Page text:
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Nuclear Triad to Survive Hagel Cuts in Pentagon Spending Nuclear Triad to Survive Hagel Cuts in Pentagon Spending

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Nuclear Triad to Survive Hagel Cuts in Pentagon Spending


A U.S. Air Force B-2 stealth bomber rehearses a flyover of the U.S. Air Force Memorial in Arlington, Va., in 2006. Defense Secretary Chuck Hagel on Monday said he would preserve funding to develop a new bomber to ultimately replace the B-2.(Chip Somodevilla/Getty Images)

U.S. Defense Secretary Chuck Hagel on Monday said the nation would keep its air-land-sea approach to the nuclear arsenal, despite new Pentagon spending cuts.

"We ... preserve all three legs of the nuclear triad," he said in a lengthy statement at a Defense Department press conference, mostly devoted to conventional-warfare preparedness. "We'll make important investments to preserve a safe, secure, reliable and effective nuclear force."


Speaking alongside Chairman of the Joint Chiefs of Staff Gen. Martin Dempsey, the defense secretary laid out a series of reductions he said were necessary for maintaining military readiness and rebalancing the force structure to address future threats.

The Air Force's A-10 close air support aircraft and the U-2 surveillance plane were notable casualties of the spending overhaul, though each of the planned weapons retirements could face pushback from Congress. The defense secretary also is looking to cut Army personnel numbers and cap a new class of Navy warships.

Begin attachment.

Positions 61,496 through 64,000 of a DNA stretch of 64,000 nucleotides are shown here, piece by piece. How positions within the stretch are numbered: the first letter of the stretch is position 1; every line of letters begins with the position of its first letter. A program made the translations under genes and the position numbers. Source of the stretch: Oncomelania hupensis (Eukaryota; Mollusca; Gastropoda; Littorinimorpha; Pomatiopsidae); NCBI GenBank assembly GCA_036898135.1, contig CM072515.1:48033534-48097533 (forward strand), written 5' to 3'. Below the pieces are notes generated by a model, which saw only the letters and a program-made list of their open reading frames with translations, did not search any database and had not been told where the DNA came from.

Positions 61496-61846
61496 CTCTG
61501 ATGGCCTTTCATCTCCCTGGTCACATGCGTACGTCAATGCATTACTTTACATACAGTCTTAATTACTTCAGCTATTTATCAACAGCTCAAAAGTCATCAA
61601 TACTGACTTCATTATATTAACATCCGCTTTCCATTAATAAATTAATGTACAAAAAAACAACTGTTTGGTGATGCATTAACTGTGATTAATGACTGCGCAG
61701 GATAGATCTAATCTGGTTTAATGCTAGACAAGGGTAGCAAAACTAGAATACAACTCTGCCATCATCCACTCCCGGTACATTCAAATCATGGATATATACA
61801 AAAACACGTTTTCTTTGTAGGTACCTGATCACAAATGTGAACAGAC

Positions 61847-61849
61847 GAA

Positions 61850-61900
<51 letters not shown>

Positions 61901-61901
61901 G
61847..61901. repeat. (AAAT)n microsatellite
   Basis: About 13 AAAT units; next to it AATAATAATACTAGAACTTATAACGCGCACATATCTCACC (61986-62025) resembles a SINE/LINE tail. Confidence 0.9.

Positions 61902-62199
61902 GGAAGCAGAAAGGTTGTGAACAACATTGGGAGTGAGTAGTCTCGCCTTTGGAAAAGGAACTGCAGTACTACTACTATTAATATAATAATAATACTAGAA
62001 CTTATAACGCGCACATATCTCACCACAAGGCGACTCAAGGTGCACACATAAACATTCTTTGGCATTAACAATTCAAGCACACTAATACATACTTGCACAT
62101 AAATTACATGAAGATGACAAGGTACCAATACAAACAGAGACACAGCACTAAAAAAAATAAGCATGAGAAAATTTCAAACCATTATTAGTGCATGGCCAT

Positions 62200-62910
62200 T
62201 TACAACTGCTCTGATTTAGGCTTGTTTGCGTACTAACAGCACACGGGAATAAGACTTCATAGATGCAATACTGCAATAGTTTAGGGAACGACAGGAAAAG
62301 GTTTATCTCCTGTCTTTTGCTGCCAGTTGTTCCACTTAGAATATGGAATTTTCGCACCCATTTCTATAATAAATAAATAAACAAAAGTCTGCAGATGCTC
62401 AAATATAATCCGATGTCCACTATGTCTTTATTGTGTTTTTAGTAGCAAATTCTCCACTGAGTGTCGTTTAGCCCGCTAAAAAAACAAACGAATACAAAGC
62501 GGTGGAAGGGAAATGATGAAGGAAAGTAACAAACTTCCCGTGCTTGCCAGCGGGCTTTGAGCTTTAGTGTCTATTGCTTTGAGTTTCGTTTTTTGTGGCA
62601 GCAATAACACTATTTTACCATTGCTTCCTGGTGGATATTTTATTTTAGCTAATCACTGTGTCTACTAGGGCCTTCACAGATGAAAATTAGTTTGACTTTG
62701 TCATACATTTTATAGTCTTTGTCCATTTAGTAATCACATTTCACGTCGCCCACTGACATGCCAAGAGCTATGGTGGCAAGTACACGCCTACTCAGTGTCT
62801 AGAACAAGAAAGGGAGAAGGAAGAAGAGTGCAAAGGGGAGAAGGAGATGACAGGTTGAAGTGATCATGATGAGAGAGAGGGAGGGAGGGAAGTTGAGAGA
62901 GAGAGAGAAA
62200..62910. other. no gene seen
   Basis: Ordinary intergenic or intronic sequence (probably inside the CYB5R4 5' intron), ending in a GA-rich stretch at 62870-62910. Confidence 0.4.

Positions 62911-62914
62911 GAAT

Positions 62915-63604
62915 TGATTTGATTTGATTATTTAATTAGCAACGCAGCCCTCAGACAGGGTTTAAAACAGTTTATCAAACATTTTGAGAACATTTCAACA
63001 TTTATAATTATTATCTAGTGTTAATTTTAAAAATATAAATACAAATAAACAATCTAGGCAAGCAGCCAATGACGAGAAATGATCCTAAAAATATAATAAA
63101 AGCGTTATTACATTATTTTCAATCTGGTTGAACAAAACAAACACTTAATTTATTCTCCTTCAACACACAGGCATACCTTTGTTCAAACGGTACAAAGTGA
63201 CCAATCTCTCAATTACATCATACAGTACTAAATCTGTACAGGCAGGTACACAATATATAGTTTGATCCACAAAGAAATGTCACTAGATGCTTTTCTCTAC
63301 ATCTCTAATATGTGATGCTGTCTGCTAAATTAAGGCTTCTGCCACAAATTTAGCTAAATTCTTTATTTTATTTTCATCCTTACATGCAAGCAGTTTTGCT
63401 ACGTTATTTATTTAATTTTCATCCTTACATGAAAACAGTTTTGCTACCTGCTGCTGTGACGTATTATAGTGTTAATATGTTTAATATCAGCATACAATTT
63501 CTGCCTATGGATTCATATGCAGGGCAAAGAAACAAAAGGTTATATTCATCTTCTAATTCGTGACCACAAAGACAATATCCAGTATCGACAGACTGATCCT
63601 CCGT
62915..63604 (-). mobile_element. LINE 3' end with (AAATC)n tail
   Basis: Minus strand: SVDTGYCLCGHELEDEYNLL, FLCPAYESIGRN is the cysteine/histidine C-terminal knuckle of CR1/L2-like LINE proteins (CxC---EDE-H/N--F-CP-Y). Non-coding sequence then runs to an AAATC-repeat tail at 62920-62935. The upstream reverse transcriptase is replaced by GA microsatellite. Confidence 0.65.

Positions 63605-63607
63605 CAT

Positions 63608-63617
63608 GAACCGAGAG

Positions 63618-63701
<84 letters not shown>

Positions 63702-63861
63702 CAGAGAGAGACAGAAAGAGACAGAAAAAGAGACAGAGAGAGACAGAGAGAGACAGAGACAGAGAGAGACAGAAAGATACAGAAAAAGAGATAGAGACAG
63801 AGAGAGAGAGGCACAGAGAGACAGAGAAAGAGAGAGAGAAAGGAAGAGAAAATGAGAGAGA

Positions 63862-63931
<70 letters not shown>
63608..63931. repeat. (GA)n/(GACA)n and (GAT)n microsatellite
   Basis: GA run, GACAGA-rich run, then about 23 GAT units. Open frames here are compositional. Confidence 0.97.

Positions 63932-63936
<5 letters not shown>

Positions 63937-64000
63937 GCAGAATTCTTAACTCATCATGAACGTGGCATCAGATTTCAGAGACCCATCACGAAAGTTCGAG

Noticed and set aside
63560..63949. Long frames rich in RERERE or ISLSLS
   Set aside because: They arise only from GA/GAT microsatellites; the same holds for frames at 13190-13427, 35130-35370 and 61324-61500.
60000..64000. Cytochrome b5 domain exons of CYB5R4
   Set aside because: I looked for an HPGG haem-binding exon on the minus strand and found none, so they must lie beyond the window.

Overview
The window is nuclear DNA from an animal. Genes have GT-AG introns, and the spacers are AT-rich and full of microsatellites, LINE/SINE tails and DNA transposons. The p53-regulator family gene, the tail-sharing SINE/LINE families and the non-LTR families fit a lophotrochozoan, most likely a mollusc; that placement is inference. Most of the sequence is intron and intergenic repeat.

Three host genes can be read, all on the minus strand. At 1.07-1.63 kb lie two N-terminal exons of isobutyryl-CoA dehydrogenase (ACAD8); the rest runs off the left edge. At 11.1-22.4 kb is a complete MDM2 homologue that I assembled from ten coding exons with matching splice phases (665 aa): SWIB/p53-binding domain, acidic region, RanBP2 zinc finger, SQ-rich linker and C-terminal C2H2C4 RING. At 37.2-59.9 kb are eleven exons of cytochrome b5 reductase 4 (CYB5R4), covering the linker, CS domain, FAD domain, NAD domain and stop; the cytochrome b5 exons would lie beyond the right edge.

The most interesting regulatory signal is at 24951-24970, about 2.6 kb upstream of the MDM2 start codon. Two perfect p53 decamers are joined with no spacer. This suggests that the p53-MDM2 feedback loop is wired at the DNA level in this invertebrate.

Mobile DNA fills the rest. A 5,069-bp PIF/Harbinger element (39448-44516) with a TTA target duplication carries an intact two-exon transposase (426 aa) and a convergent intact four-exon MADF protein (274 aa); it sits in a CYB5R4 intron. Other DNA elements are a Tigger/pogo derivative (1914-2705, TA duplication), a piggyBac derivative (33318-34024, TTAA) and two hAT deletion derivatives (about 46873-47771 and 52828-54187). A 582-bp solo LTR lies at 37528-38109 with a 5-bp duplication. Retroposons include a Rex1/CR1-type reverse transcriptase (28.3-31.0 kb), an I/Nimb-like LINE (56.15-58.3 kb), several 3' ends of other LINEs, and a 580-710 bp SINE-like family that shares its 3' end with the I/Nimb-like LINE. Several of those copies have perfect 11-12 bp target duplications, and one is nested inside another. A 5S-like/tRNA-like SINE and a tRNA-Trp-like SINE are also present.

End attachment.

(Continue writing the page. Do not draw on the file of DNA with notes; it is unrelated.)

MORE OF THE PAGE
Hagel did not rule out that the Pentagon might yet introduce spending reductions in the coming fiscal years to today's elements of the nuclear triad: Navy submarine-based Trident D-5 ballistic missiles; Air Force B-2 and B-52 bomber aircraft; and Air Force Minuteman 3 ground-based intercontinental ballistic missiles.


However, as part of maintaining all three legs of the nuclear triad, he said the Pentagon plans to continue investing in the development of a Long Range Strike bomber to ultimately replace today's nuclear- and conventionally armed strategic-range aircraft.

"The forces we prioritize can project power over great distances and carry out a variety of missions more relevant to the president's defense strategy, such as homeland defense, strategic deterrence, building partnership capacity, and defeating asymmetric threats," Hagel told reporters. "They're also well suited to the strategy's rebalance to the Asia-Pacific region, to sustaining security commitments in the Middle East and in Europe, and our engagement in other regions."

The Pentagon late last week acknowledged that it had directed the Air Force to examine the environmental consequences of decommissioning some Minuteman 3 missiles under the terms of the New START arms-control agreement, despite a congressional prohibition against spending on such an assessment. Lawmakers from key nuclear-basing states have opposed cuts to the missile force and included the ban on conducting an environmental impact study in fiscal 2014 spending legislation.

"This is the first time in 13 years" that the Pentagon will present to Capitol Hill a defense budget that is not on a war footing, Hagel said. "It is a different time. It is a different situation."


Whether Congress would accept the proposed spending changes was unclear, Hagel said, but he asserted that the Pentagon must put forth what it determines to be the budget priorities most appropriate for U.S. national security objectives.

The Pentagon is expected to submit its fiscal 2015 budget request to Congress next week.

This article was published in Global Security Newswire, which is produced independently by National Journal Group under contract with the Nuclear Threat Initiative. NTI is a nonprofit, nonpartisan group working to reduce global threats from nuclear, biological, and chemical weapons.

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